The cranial and hyobranchial muscles of the Triassic temnospondyl Gerrothorax have been reconstructed based on direct evidence (spatial limitations, ossified muscle insertion sites on skull, mandible, and hyobranchium) and on phylogenetic reasoning (with extant basal actinopterygians and caudates as bracketing taxa). The skeletal and soft-anatomical data allow the reconstruction of the feeding strike of this bottom-dwelling, aquatic temnospondyl. The orientation of the muscle scars on the postglenoid area of the mandible indicates that the depressor mandibulae was indeed used for lowering the mandible and not to raise the skull as supposed previously and implies that the skull including the mandible must have been lifted off the ground during prey capture. It can thus be assumed that Gerrothorax raised the head toward the prey with the jaws still closed. Analogous to the bracketing taxa, subsequent mouth opening was caused by action of the strong epaxial muscles (further elevation of the head) and the depressor mandibulae and rectus cervicis (lowering of the mandible). During mouth opening, the action of the rectus cervicis muscle also rotated the hyobranchial apparatus ventrally and caudally, thus expanding the buccal cavity and causing the inflow of water with the prey through the mouth opening. The strongly developed depressor mandibulae and rectus cervicis, and the well ossified, large quadrate-articular joint suggest that this action occurred rapidly and that powerful suction was generated. Also, the jaw adductors were well developed and enabled a rapid mouth closure. In contrast to extant caudate larvae and most extant actinopterygians (teleosts), no cranial kinesis was possible in the Gerrothorax skull, and therefore suction feeding was not as elaborate as in these extant forms. This reconstruction may guide future studies of feeding in extinct aquatic tetrapods with ossified hyobranchial apparatus. © 2012 Wiley Periodicals, Inc. Source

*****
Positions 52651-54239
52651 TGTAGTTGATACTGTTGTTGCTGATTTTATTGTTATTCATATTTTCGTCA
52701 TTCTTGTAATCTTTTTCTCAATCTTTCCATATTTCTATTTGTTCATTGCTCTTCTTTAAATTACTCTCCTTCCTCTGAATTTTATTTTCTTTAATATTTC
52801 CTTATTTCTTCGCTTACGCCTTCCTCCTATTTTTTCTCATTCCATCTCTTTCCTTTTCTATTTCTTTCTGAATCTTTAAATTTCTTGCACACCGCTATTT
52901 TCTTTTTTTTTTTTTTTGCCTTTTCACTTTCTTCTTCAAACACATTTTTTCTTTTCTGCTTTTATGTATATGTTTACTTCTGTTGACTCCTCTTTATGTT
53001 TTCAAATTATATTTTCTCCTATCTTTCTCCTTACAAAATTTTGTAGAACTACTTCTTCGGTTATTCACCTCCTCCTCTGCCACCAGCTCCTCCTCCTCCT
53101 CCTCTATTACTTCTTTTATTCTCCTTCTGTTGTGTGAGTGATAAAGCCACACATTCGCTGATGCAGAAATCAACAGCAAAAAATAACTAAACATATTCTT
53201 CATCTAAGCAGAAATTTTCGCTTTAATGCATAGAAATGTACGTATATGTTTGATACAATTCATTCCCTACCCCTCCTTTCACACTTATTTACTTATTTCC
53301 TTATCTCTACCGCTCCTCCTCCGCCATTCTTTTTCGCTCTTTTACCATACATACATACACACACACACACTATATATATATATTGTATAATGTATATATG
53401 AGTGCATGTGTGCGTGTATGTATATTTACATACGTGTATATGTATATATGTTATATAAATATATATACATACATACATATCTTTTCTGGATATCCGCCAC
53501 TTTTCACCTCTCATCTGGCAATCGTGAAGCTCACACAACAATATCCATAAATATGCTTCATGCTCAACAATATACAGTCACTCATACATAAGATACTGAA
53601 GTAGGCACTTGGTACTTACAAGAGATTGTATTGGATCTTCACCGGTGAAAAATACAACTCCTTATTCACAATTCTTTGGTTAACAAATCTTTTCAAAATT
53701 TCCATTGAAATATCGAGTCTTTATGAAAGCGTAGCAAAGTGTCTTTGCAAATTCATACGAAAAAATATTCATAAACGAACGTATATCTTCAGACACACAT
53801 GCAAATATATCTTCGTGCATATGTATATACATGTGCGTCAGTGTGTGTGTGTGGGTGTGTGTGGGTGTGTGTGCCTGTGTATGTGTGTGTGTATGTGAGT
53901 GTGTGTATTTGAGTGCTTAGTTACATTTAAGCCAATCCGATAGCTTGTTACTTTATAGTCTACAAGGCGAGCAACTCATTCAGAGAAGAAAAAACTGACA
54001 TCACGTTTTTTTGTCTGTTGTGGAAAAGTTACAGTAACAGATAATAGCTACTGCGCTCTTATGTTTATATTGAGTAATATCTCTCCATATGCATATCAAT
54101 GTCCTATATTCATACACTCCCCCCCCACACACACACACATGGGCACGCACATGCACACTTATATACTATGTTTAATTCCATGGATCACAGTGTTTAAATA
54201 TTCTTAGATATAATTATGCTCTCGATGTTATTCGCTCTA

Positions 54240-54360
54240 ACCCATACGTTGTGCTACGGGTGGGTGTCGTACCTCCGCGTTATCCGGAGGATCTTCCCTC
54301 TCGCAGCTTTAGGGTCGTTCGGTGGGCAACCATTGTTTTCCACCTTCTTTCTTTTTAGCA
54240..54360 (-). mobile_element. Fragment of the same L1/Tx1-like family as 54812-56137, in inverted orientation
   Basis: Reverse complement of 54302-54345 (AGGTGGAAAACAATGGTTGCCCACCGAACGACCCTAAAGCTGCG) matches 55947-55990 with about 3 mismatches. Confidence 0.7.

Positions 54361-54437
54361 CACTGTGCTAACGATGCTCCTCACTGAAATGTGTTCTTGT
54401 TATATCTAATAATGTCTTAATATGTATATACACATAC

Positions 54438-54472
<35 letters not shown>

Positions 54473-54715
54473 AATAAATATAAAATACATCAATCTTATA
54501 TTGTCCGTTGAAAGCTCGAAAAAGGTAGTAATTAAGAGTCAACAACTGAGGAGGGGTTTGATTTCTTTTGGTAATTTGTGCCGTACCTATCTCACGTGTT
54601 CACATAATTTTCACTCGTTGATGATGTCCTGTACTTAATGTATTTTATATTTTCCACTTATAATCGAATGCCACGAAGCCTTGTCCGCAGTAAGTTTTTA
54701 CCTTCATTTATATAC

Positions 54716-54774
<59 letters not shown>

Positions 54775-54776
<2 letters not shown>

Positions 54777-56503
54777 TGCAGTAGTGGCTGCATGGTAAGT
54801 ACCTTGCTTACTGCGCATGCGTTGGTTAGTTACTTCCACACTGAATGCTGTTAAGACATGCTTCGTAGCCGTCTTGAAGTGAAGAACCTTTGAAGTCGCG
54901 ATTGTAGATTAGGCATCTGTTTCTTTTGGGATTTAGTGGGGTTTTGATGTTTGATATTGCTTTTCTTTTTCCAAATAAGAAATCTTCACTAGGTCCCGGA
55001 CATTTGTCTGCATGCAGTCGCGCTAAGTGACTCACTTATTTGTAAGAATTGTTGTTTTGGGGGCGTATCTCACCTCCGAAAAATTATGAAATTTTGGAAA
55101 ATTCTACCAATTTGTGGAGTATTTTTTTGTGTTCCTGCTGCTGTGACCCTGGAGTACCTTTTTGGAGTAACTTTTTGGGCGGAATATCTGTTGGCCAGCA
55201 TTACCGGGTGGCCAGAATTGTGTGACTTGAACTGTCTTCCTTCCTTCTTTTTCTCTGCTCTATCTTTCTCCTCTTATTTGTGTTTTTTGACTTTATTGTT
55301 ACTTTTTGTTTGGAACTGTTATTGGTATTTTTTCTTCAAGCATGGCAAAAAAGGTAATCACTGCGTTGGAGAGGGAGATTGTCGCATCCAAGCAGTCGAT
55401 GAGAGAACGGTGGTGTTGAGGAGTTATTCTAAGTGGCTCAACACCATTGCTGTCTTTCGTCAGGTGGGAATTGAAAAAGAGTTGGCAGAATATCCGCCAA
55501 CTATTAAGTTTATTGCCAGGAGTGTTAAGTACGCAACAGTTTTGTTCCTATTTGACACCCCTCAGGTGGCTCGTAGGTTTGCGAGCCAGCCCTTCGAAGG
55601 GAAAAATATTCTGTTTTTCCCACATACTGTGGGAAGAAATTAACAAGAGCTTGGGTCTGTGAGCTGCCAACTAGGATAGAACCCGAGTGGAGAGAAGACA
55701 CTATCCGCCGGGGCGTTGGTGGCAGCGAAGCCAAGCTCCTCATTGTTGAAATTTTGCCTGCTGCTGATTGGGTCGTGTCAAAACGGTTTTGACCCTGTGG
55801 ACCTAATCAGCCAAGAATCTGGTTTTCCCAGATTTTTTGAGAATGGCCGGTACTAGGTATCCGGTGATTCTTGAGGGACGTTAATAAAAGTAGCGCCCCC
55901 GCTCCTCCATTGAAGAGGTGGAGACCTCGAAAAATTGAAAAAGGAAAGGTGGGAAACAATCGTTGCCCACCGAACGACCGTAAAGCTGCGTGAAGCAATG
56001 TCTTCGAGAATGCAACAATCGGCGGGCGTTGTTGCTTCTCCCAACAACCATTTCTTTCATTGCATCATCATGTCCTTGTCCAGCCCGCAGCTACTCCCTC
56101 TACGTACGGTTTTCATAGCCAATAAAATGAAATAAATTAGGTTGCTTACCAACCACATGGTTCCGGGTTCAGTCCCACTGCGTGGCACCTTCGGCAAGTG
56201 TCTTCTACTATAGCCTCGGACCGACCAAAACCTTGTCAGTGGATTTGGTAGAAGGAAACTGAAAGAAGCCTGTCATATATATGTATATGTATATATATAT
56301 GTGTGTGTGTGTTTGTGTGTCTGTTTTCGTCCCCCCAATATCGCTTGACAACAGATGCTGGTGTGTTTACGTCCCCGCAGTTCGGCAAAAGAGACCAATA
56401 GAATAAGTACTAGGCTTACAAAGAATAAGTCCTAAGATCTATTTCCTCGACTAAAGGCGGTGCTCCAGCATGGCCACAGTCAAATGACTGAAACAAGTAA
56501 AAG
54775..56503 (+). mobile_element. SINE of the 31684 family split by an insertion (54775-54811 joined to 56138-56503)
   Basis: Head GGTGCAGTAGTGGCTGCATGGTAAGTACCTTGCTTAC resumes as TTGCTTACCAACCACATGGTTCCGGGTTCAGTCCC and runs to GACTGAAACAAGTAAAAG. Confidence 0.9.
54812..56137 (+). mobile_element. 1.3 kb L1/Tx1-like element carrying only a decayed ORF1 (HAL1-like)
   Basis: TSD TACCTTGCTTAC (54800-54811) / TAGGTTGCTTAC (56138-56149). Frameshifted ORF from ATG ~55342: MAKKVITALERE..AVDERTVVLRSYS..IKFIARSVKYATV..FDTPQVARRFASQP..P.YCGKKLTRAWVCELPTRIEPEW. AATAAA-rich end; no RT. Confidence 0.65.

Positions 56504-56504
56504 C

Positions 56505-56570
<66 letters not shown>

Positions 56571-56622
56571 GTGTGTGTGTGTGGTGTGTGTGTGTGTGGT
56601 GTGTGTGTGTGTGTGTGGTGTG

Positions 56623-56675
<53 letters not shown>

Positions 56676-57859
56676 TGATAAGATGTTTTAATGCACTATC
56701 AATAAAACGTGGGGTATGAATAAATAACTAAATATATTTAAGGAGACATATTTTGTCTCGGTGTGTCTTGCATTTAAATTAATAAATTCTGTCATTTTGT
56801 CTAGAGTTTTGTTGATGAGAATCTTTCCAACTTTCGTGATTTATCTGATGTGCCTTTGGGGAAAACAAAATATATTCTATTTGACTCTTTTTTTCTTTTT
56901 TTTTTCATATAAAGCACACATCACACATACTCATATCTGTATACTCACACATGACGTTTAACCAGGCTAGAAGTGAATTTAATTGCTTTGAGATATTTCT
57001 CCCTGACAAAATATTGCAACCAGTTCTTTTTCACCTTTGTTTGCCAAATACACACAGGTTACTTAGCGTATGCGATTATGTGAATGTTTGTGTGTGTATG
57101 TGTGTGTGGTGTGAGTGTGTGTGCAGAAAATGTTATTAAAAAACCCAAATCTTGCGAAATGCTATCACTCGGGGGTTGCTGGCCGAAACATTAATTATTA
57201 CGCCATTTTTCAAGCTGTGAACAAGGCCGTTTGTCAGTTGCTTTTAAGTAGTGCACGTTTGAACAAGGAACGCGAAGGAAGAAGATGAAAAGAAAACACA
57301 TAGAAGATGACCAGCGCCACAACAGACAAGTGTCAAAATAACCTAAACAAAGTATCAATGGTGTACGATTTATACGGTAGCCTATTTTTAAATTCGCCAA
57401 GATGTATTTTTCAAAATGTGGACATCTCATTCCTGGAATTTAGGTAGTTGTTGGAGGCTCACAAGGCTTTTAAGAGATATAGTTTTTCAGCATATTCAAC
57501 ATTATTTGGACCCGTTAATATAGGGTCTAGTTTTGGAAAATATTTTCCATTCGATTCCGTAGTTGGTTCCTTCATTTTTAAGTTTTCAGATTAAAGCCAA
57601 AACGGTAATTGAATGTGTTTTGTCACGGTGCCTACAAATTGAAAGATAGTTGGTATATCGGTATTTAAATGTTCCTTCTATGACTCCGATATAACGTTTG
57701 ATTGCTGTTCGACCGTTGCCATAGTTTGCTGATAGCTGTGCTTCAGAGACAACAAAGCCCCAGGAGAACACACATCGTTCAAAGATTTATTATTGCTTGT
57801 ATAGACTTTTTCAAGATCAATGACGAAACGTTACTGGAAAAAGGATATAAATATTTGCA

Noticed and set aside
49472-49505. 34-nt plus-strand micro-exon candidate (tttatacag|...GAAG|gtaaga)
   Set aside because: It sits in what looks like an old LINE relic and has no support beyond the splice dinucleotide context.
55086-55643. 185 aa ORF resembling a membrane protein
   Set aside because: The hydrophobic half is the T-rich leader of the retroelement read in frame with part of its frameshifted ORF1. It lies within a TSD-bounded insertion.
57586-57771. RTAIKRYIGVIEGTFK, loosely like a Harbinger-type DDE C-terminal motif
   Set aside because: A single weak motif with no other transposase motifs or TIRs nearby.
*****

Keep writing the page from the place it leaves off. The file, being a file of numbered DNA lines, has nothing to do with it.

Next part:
Mietchen D.,Leibniz Institute For Evolutions Und Biodiversitatsforschung
PLoS Biology | Year: 2014

Central to research funding are grant proposals that researchers send in to potential funders for review, in the hope of approval. A survey of policies at major research funders found that there is room for more transparency in the process of grant review, which would strengthen the case for the efficiency of public spending on research. On that basis, debate was invited on which transparency measures should be implemented and how, with some concrete suggestions at hand. The present article adds to this discussion by providing further context from the literature, along with considerations on the effect size of the proposed measures. The article then explores the option of opening to the public key components of the process, makes the case for pilot projects in this area, and sketches out the potential that such measures might have to transform the research landscape in those areas in which they are implemented. © 2014 Daniel Mietchen. Source

Schoch R.R.,Staatliches Museum fur Naturkunde | Witzmann F.,Leibniz Institute For Evolutions Und Biodiversitatsforschung
Acta Zoologica | Year: 2011

The issue of which breathing mechanism was used by the earliest tetrapods is still unsolved. Recent discoveries of stem tetrapods suggest the presence of internal gills and fish-like underwater breathing. The same osteological features were used by Bystrow to infer a salamander-like breathing through external gills in temnospondyl amphibians. This apparent contradiction - here called Bystrow's Paradox - is resolved by reviewing the primary fossil evidence and the anatomy of the two gill types in extant taxa. Rather unexpectedly, we find that internal gills were present in a range of early crown tetrapods (temnospondyls), based on the anatomy of gill lamellae and location of branchial arteries on the ventral side of gill arch elements (ceratobranchials). Although it remains to be clarified which components are homologous in external and internal gills, both gill types are likely to have been present in Palaeozoic tetrapods - internal gills in aquatic adults of some taxa, and external gills in the larvae of these taxa and in larvae of numerous forms with terrestrial adults, which resorbed the external gills after the larval phase. Future developmental studies will hopefully clarify which mechanistic pathways are involved in gill formation and how these might have evolved. © 2010 The Authors. Acta Zoologica © 2010 The Royal Swedish Academy of Sciences. Source

Discover hidden collaborations